High-Yield Bond Funds Said to Face SEC Scrutiny on Liquidity

  • Agency examiners sent letters after Third Avenue fund bust
  • SEC asked funds about value of holdings and methodologies

U.S. market regulators ordered high-yield credit managers to turn over information showing why their bonds could be sold as quickly as they say following the collapse of a Third Avenue Management LLC fund.

Securities and Exchange Commission examiners sent letters last month to funds that invest in similar securities to the Third Avenue Focused Credit Fund, which had the bulk of its assets in distressed debt and bank loans, according to a person familiar with the matter. The $788.5 million fund blocked client withdrawals to avoid dumping bonds at fire-sale prices. The regulator appeared to be trying to gauge whether other funds could face the same fate as Third Avenue’s fund, said the person, who asked not be named because examination letters are private.

The SEC sought answers to a long list of questions including whether the value of holdings ever conflicted with estimates provided by external parties such as pricing services, according to the person. They also asked funds how they judge the liquidity of holdings and whether they had ever changed their methodologies. It wasn’t clear how many managers received the letters, which sought some of the information within 24 hours and the rest of the data within a week, according to the person.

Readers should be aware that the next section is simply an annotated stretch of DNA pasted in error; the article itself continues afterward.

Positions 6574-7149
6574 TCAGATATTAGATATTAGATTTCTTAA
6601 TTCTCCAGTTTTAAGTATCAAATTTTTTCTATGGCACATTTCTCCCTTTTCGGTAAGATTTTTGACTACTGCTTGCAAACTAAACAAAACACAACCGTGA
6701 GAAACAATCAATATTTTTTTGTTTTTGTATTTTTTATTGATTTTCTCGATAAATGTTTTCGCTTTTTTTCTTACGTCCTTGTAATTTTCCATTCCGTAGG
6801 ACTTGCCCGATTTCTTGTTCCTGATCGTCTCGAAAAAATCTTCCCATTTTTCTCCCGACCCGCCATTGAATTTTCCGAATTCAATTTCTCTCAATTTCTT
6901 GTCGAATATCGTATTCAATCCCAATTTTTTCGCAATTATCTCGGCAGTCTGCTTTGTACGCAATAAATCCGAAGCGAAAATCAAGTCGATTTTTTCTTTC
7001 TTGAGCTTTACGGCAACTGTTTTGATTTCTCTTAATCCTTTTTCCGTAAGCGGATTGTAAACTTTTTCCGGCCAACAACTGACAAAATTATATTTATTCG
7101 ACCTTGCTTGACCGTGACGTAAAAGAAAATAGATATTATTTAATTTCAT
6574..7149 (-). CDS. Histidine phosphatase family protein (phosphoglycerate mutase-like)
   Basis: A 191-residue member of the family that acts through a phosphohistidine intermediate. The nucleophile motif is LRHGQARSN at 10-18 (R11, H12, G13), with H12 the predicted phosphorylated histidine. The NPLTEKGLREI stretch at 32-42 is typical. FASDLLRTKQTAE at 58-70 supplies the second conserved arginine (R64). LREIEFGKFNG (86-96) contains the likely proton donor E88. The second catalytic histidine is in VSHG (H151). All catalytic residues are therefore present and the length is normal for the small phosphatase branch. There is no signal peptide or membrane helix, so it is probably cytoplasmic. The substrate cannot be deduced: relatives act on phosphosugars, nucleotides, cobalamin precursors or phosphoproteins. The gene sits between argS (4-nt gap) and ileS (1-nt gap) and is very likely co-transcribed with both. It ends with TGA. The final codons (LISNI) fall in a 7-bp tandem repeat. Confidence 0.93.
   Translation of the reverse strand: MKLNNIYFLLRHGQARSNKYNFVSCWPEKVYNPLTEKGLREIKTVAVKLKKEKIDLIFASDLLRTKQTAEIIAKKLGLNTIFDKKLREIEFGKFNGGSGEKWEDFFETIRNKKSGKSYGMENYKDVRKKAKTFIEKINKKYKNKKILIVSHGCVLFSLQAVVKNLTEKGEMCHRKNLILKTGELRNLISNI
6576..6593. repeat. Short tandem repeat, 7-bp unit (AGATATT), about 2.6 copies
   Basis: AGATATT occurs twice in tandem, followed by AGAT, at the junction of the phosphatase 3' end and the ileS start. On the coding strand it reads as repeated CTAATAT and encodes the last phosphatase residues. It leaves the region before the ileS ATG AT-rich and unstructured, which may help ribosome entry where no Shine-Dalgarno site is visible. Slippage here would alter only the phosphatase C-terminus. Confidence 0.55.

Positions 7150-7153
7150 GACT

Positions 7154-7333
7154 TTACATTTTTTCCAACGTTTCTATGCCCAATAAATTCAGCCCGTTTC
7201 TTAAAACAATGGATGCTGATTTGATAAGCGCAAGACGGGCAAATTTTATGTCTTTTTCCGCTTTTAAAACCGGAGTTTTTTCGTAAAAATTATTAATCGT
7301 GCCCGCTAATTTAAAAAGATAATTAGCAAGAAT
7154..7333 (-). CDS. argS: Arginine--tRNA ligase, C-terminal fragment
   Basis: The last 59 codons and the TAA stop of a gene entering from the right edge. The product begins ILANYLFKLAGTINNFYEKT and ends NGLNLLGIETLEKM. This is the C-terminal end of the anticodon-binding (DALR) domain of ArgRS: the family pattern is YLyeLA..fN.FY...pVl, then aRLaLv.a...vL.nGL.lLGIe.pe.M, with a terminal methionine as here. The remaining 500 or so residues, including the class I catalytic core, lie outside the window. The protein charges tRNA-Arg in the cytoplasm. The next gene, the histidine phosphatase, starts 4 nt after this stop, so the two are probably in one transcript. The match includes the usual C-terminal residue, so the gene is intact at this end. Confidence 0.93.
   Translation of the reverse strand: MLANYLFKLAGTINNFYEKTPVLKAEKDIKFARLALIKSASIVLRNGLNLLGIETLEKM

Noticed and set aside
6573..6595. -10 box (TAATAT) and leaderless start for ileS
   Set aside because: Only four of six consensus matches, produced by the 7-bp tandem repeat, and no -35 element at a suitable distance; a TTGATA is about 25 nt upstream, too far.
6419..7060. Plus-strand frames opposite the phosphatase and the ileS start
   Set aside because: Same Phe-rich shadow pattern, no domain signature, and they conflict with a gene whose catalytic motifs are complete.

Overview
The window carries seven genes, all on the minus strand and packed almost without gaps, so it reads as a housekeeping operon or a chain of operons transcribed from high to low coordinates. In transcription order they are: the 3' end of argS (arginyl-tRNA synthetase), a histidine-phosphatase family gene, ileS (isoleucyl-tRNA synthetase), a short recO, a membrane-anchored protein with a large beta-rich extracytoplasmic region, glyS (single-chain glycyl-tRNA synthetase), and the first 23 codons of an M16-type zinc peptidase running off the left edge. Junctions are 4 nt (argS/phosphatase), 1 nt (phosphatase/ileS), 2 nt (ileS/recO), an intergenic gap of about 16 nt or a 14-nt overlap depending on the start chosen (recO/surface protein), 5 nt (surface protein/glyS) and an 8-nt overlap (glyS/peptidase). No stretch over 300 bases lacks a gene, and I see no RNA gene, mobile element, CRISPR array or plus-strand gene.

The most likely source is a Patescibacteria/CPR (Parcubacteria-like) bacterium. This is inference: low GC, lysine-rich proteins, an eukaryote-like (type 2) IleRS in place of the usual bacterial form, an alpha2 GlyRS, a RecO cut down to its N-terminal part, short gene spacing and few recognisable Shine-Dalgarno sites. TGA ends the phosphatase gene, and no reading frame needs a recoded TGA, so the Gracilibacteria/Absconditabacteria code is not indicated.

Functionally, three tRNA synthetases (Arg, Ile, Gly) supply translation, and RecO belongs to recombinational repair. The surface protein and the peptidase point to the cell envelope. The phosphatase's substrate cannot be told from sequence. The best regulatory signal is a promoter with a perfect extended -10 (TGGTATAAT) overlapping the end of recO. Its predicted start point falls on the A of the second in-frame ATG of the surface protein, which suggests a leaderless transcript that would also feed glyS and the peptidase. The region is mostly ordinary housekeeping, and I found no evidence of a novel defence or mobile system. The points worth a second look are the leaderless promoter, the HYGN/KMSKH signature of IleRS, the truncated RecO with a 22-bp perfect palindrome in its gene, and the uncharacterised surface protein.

The targeted effort by SEC examiners, who seek to ensure compliance with the agency’s rules, follows other recent moves by the agency to ensure funds can meet their duty to return cash to investors within seven days. The regulator disclosed earlier this week that it would scrutinize how mutual funds, exchange-traded funds and hedge funds value their least liquid holdings and manage the risk they can’t be sold when managers need the cash.

The SEC in September proposed new rules that would require funds to maintain a minimum cushion of cash or cash-like investments that can be sold within three days, and asked funds to classify how many days it would take to sell each asset they own.

“It’s not surprising they would have started a sweep after the Third Avenue fund given the commission’s overall concern about managing a fixed-income portfolio in a rising interest-rate environment,” said Kenneth J. Berman, a partner at Debevoise & Plimpton and formerly the associate director of the SEC’s division of investment management. “This concern plays into that rule proposal as well.”

The SEC letters were first reported by BoardIQ, a service of the Financial Times.

Before it's here, it's on the Bloomberg Terminal.